What's the best source of vitamin D?
Question: I know from your newsletter and from the e-Tips that vitamin D is really important. And I also know it's in milk -- but you say we shouldn't drink milk. So what's the best way to boost my vitamin D intake?
Dr. Wright: The food industry began adding vitamin D to milk years ago. It was a cheap way to "protect" the public from deficiency. Unfortunately, it's just not working: Cases of vitamin D deficiency have been skyrocketing over the past several years. Besides, there are so many health problems linked to cow's milk that, as you've read, it's the last thing I'd recommend anyway.
Especially when the best source of vitamin D is even more widely available -- not to mention cheaper. Certain wavelengths of sunlight (found in ultraviolet B, or UVB, rays) act on a cholesterol derivative in human skin, starting a chain of reactions, which ultimately produce vitamin D. So if it were possible for you to get enough sun, you wouldn't have to worry about vitamin D.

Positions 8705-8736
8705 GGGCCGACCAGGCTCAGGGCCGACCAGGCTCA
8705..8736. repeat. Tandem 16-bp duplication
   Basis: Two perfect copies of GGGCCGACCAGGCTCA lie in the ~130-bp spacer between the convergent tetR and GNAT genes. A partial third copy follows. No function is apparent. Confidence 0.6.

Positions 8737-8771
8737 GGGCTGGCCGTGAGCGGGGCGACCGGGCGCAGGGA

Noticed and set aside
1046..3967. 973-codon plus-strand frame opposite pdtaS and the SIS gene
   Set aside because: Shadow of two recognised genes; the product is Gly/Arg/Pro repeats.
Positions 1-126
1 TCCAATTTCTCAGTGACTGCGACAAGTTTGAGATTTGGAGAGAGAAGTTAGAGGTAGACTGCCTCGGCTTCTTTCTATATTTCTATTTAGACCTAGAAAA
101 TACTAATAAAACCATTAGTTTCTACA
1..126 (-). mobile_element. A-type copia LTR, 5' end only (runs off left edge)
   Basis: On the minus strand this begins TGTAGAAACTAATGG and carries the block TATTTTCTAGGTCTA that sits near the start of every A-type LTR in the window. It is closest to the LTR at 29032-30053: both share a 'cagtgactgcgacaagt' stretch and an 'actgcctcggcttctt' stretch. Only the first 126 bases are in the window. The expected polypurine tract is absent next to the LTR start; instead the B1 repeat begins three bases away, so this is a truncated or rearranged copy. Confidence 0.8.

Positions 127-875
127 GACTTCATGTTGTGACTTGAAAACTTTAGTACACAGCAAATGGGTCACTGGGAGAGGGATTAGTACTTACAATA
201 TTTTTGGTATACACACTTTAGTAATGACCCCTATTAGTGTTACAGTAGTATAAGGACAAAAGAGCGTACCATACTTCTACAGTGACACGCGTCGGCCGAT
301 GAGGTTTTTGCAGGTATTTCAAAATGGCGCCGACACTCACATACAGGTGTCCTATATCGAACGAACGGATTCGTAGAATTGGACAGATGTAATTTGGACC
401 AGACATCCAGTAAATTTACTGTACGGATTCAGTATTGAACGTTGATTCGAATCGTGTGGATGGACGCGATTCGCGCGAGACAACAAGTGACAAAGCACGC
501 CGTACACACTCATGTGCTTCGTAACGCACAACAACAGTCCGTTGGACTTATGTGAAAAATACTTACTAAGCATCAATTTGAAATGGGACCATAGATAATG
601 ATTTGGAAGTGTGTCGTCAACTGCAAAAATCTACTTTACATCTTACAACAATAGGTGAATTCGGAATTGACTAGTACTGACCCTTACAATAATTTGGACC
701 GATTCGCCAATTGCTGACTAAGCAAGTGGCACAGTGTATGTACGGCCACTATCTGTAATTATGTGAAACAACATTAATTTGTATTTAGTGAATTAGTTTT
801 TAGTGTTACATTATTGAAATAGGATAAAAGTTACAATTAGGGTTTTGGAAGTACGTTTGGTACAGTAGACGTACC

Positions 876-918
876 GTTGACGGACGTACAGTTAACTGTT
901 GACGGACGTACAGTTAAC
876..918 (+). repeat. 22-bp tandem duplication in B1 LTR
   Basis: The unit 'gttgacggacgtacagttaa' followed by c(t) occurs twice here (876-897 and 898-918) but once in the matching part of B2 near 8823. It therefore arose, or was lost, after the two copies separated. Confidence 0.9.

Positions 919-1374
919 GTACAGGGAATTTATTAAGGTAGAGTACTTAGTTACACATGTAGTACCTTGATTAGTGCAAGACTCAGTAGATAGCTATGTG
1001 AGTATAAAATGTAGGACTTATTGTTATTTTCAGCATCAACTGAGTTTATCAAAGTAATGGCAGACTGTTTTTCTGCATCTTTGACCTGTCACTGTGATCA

The problem is, hardly anyone does get enough sun these days, which is why supplements are so important. I recommend 4,000 IU ("International Units") daily for adults and teenagers, 1,000 IU for infants and small children, and 2,000 IU for everyone in between.
About the author
Jonathan V. Wright, M.D. has degrees from both Harvard University (cum laude) and the University of Michigan. More than any other doctor, he practically invented the modern science of applied nutritional biochemistry and he has advanced nutritional medicine for nearly three decades.
As of today, Dr. Wright has received over 35,000 patient visits at his now-famous Tahoma Clinic in Washington State.
To learn more about Dr. Wright, and to sign up for his free Health e-Tips eLetter, please visit www.wrightnewsletter.com.